One employee, Andrew Morgan, who is still working for the company in its newest incarnation, said: “I joined as an apprentice straight from school in 1982, when I was 16, and I’m still there now at 51.
“It had moved away from clock-making when I joined – the clock-making started to go down hill when digital watches came in. I hear that they used to give them a pocket watch when they retired; having made them every day of their working lives you’d think that was the last thing they would have wanted but they were worth quite a bit back then.
“It was a happy place to work, a community all of itself. They even had their own magazine, called Lucas Leads, with news and on the back pages was the sports from the different teams – they had rugby, footballs, bowls and even fishing.
“There was a social club and they used to hold Miss and Mr Tick Tock pageants, a lot of people met their partners there.
“Everyone from the valley used to work there, from Seven Sisters, Abercrave, Ystradgynlais, Ystalyfera, Cwmtwrch, Pontardawe, Trebanos, from all over.”
1947-1968 Anglo Celtic Watch Co & Enfield Automotive Clock Co were occupying the site, either owned by or taken over by Smiths Industries.
1980 The clock and watch activity ceased but Smiths Motor Accessories (Vehicle Instrumentation) who had occupied part of the site from 1968 took over the whole site.
1983 The SMA business was sold to Lucas Industries.
1987 Lucas Rists occupied part of site for manufacture of PSA / RSA harness.
1989 Joint venture – agreement in principle set up between Lucas Industries, SEI and SWS. 70 /30 split (70% Lucas).
1989 Remainder of Instrumentation Business transferred to Caerbont,
1990 Joint venture known as Lucas SEI Wiring Systems Ltd established for production of electrical wiring systems.
1992 Manufacturing facility set up at N-U-L (Rists factory) for Toyota Carina business
1992 Production commences of Honda Synchro harness at Neath factory
1994 Lucas SEI opens site in Sunderland for Toyota and Nissan business and closes facility at N-U-L producing Toyota Carina (Rists factory)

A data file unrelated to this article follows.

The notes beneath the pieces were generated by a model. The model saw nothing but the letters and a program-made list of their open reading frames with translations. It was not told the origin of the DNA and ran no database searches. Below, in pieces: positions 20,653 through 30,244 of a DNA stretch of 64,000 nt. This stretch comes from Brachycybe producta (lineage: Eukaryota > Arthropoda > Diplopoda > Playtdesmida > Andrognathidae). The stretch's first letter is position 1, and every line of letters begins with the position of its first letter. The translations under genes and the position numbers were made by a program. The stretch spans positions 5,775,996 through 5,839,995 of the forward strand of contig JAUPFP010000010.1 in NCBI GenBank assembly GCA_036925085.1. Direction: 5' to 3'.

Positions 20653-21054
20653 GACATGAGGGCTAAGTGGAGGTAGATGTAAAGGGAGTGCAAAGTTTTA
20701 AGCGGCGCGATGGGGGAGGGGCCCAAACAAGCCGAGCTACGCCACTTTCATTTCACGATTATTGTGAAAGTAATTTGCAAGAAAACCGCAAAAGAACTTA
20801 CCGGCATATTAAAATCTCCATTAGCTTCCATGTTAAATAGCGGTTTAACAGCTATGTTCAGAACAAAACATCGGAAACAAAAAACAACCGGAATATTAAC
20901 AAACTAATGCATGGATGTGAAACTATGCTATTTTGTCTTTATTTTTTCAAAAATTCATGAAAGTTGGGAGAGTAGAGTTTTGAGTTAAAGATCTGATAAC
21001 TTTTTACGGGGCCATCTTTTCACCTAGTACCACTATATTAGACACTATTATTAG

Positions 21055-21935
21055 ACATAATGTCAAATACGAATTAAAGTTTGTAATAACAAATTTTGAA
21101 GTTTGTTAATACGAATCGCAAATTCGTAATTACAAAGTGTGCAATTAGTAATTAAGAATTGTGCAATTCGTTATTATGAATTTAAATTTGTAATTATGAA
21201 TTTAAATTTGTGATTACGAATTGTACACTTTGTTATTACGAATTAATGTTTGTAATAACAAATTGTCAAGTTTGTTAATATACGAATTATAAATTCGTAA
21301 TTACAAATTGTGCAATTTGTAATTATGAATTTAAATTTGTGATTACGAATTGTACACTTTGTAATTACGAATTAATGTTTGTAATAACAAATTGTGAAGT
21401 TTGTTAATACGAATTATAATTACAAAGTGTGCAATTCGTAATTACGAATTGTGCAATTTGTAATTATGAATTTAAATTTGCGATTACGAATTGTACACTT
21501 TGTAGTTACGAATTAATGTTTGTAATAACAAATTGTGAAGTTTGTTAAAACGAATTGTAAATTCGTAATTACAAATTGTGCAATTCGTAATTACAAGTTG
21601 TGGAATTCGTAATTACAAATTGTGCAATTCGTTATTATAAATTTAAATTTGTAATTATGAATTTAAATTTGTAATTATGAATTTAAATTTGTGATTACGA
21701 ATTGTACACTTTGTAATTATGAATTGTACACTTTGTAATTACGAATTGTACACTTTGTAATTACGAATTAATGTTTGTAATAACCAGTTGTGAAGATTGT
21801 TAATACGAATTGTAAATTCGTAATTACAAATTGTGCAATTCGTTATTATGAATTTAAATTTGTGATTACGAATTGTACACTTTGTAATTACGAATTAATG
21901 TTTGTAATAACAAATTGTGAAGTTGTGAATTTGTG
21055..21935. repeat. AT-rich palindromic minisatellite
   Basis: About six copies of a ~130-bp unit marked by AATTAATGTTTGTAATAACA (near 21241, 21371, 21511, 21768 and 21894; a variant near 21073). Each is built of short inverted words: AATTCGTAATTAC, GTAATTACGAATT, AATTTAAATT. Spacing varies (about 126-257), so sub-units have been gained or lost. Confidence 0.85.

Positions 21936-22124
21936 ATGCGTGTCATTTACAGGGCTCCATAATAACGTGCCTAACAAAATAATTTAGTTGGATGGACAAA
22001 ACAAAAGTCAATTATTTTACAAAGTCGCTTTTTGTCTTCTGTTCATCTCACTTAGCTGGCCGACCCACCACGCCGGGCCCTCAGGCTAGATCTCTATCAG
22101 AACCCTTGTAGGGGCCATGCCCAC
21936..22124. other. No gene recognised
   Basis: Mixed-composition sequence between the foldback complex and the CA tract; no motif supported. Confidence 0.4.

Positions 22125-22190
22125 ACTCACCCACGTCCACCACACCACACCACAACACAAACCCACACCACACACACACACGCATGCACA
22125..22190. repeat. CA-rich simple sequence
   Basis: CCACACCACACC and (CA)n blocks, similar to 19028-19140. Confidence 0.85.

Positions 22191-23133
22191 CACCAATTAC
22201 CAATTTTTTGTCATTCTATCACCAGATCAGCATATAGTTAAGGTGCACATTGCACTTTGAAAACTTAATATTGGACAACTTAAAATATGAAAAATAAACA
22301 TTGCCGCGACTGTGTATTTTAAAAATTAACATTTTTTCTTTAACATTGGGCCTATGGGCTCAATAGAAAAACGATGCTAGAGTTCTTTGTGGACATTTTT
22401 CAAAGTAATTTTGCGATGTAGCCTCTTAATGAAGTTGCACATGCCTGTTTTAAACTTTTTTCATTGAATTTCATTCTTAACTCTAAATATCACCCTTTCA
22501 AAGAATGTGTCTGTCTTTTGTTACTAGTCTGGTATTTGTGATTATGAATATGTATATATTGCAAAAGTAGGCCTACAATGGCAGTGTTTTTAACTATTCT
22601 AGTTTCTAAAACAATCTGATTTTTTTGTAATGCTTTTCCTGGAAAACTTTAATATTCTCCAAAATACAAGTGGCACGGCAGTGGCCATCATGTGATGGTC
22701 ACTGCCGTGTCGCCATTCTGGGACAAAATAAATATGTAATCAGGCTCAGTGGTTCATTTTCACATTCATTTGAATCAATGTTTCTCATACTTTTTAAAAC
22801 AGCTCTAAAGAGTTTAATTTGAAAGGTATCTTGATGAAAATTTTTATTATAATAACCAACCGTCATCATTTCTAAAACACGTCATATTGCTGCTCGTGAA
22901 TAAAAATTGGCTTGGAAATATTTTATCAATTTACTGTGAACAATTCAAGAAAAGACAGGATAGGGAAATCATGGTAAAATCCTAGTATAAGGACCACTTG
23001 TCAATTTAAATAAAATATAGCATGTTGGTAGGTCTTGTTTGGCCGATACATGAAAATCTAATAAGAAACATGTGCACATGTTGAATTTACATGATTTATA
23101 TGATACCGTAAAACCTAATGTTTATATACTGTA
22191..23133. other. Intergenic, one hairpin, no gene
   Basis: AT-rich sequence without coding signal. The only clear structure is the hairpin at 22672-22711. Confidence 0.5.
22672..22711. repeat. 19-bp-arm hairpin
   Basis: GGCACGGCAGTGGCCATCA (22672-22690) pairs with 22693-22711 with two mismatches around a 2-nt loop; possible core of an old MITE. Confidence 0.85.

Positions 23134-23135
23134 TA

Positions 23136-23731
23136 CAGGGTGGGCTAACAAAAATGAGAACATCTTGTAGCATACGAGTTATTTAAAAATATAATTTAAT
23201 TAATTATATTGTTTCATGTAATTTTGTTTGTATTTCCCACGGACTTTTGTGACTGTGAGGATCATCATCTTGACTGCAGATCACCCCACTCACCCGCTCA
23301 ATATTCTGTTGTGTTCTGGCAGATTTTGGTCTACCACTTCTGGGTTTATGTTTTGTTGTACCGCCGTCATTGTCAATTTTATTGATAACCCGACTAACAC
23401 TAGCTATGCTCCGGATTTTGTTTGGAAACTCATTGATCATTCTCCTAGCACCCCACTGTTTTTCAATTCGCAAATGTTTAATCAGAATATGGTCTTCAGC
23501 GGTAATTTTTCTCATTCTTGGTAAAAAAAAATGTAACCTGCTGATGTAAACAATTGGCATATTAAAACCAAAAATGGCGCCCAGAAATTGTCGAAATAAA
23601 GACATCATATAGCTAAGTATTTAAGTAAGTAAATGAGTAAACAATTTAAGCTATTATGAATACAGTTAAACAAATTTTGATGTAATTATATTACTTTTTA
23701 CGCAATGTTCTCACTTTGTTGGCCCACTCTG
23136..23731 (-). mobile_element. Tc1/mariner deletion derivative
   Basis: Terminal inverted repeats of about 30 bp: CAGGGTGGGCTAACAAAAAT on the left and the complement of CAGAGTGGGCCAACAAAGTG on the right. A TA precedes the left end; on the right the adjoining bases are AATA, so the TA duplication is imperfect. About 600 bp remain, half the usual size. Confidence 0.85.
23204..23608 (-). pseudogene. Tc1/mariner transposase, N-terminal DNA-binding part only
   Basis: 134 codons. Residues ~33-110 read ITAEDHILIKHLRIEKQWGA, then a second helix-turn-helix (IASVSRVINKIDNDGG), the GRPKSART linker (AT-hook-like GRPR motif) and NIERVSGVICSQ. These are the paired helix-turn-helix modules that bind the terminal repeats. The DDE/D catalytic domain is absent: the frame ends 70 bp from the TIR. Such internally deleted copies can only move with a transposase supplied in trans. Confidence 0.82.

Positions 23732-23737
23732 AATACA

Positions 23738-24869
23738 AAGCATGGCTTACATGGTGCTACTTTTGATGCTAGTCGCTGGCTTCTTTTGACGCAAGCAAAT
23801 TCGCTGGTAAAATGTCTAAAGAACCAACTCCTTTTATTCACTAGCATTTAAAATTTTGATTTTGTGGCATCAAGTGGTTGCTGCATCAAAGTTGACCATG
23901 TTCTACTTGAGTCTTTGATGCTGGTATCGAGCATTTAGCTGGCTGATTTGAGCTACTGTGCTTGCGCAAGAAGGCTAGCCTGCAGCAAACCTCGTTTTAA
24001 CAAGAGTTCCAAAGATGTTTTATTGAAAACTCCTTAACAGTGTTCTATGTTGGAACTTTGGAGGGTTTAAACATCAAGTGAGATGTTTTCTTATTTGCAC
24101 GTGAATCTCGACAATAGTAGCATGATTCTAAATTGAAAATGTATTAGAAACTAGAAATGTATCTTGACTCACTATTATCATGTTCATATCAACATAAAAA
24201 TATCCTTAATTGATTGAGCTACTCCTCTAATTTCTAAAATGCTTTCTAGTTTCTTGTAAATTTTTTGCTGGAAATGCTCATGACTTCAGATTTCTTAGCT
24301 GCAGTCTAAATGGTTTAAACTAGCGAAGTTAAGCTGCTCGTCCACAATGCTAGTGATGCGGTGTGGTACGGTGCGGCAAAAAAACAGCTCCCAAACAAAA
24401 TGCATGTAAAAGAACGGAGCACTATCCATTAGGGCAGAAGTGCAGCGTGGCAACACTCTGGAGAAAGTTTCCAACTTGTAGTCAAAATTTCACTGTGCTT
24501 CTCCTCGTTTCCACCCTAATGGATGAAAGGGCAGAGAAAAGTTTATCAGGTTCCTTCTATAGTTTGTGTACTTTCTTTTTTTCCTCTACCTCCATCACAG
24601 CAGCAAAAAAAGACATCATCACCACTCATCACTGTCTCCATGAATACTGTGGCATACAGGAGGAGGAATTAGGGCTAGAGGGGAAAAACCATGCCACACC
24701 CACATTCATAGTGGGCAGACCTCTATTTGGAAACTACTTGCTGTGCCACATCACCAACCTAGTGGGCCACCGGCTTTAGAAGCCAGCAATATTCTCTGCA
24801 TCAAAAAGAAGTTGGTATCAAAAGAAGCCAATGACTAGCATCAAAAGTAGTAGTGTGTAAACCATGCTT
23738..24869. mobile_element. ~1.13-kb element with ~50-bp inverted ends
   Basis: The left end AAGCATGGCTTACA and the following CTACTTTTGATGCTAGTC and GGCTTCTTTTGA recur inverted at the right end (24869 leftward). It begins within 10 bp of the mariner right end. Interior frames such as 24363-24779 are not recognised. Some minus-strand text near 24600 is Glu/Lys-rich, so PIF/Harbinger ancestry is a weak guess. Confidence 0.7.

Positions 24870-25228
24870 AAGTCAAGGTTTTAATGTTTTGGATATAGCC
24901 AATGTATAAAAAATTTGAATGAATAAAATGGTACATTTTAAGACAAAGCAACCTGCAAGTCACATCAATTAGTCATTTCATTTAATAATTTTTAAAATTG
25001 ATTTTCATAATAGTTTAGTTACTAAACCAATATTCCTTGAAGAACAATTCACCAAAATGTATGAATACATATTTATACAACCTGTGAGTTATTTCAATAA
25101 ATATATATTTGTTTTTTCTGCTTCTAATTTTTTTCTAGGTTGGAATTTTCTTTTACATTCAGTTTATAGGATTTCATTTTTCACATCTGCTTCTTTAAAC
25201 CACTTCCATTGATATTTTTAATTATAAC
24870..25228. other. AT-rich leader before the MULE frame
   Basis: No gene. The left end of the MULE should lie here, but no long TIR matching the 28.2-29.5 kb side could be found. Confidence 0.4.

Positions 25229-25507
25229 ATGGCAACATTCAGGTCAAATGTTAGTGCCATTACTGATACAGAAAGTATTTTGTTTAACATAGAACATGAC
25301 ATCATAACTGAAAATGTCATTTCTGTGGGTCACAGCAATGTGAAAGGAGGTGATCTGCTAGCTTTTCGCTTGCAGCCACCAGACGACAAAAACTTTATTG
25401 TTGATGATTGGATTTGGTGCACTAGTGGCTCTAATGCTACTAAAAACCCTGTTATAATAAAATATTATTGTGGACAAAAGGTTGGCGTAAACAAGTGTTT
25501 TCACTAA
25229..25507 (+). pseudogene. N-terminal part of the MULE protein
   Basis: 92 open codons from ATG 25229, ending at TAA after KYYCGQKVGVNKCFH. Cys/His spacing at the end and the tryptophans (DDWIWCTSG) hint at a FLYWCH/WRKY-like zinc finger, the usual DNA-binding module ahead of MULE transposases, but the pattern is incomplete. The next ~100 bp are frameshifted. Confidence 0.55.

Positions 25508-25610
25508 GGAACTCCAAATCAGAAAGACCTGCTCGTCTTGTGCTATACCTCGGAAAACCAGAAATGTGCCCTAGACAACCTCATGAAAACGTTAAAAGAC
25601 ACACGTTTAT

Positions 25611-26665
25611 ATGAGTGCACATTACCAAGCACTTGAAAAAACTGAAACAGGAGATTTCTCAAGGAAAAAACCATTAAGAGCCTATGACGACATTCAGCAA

1995 Increase in shareholding by SEI/SWS to 50% after Components Business included within JV, still under management of Lucas.
1996 Lucas merges with Varity group and become Lucas Varity
1999 Lucas taken over by TRW April 1999……….1999 TRW completed sale of balance of LSEI to SEI/SWS July 8, 1999…………1999 Engineering and some admin staff moved from Wind Road factory to smaller site at Woodland Business Park in August 1999, after closure of factory at Wind Road.
I just love this photo – my dog has watched over the new chicks since they hatched – despite his reservations with the grown up chickens – he has become very protective of their offspring. This chick regularly sits on the top edge of their cardboard box, and he worries that it will jump out, so here he is nudging it back into the box!
This chick is 3 weeks old and is probably a pure breed Buff Sussex
These are some of the chicks at two days old, there are a couple of silkies in the batch, but most of them are the eggs from my own chickens – the Buff Sussex and Speckled Sussex shown below.
Buff Sussex hens
Speckled Sussex hen and cockerel
Speckled Sussex Cockerel, Buff Sussex Cockerel, Buff Sussex Hen
As they are free range, the chicks could be pure breeds or crosses of the two breeds – I will have to wait until they are fully grown to be sure, and am looking forward to seeing what the crosses look like – hopefully they will have interesting markings!
These are some of the other chicks at 3 weeks old.